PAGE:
Moving to a high-risk country? Read this first

UK newspaper The Independent has highlighted the top 10 worst places in the world to live in, the least jolly part of the EIU’s Global Liveability Ranking 2015 announced recently:

They won’t be terrible for everyone, of course; much depends on one’s individual context. But if you do find yourself considering a move to an unstable environment (with dangers like social unrest, civil crime or even terrorism), or if you’re an employer assigning staff to a difficult location, you might want to first read the words of Stephen Haynes, Head of Wellbeing at the British Council.

Over a series of posts on LinkedIn, he talks about how organisations can better understand and manage the wellbeing of staff posted to “fragile and high risk locations” – locations like Damascus and Tripoli cited in the EIU report:



open movement° connects digital nomads across the world


With the so-called gig economy on the rise, it’s of little surprise that caffeine-fuelled communities of shiny Mac owners are sprouting across cities. But there is little in the way of something that connects these micro-workers together with the resources needed to make them flourish…until now.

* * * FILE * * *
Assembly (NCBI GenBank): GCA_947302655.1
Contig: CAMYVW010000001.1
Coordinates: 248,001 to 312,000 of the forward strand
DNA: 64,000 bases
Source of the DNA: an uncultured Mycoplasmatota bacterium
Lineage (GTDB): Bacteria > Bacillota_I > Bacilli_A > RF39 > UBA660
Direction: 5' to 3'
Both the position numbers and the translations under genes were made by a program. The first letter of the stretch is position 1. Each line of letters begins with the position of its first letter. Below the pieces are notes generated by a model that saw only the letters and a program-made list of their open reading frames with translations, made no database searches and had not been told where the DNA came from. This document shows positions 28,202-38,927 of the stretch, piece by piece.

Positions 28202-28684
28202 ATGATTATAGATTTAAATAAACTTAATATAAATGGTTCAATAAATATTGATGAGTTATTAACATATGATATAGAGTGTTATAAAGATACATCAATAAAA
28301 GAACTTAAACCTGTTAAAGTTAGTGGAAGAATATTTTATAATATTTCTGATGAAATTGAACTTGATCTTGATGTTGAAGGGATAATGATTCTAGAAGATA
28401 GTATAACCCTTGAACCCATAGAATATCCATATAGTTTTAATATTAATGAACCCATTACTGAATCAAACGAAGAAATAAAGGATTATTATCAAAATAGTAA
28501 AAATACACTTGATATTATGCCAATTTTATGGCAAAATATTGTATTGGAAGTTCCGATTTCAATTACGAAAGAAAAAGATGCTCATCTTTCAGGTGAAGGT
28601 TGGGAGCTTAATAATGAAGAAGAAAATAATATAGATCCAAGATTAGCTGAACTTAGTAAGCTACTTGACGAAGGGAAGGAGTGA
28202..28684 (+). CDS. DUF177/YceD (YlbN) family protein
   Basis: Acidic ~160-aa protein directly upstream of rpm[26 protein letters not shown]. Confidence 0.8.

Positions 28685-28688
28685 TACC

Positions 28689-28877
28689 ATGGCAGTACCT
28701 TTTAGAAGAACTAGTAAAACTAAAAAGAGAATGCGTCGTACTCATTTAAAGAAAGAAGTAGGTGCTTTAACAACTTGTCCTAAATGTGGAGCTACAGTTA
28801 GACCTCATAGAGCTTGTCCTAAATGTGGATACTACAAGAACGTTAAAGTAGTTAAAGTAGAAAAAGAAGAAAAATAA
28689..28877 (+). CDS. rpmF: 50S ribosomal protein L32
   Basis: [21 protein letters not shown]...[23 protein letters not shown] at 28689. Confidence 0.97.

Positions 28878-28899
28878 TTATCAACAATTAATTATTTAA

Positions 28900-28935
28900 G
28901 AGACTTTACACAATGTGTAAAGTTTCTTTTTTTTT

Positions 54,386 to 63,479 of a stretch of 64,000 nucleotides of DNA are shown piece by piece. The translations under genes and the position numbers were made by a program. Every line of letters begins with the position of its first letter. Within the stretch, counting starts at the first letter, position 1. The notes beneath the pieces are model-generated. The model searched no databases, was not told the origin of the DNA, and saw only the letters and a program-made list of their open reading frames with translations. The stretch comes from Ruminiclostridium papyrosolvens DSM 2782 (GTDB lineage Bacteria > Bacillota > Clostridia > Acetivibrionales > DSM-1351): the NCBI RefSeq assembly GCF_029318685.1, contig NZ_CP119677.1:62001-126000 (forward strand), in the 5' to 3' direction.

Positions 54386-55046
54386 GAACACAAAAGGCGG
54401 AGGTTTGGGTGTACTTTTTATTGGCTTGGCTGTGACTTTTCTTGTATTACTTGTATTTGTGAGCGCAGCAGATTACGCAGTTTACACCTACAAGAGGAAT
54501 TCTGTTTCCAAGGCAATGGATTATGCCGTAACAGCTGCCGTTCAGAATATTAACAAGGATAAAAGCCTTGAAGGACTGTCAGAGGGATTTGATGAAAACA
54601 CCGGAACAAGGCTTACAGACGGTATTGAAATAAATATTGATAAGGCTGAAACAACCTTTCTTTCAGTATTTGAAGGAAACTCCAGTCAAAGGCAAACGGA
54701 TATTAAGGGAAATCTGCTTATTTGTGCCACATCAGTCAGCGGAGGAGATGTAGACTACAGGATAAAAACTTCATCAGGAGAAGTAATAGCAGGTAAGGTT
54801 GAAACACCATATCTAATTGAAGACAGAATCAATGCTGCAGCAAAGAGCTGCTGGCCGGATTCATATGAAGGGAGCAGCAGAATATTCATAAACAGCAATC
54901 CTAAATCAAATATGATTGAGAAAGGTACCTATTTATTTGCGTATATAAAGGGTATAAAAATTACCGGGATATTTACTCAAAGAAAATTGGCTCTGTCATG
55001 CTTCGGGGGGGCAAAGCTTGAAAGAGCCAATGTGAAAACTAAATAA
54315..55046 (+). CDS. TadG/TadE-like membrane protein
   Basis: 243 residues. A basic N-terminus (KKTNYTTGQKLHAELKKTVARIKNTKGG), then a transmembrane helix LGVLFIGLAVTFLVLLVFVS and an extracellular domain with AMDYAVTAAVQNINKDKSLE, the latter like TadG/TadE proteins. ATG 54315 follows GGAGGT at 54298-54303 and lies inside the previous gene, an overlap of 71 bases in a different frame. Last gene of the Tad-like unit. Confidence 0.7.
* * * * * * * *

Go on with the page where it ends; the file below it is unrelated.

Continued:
open movement° has emerged as a digital meeting place, connecting micro-workers with useful tools: At the time of writing, there are more than 600 hubs named on the open movement°  website located all over the world (from Brazil to Indonesia) across a very diverse range, from popups to makerspaces, and more than 70 tools/resources are listed that include websites, articles, apps and courses. The open movement° creators are looking for people to help build the digital meeting space:

We champion the hubs where people come together to make new ideas happen and the tools they use to create, sustain and grow these places.

You’re invited – please help us create this digital meeting place.

So there you go.

I should add at this point that open movement° has been built with the support and encouragement of my employer, the British Council, specifically the Creative Economy Team.

The rise of the gig economy

FT journo John Gapper writes about the new ‘gig’ economy – and at the time of writing it’s the publication’s most read article of the day. He talks about the end of the lifetime career and the rise of the self-employed, believing there to be a lot of potential in the new world of work:

Days earlier there was an op-ed in The Guardian by NYU professor Arun Sundarajan on the gig economy, The ‘gig’ economy is coming. He writes that while “empowering” about being a boss (a better work-life balance can be achieved) there is something reassuring about company benefits, regular work hours and a regular income:

These are exciting times, and greater individual empowerment can be no bad thing.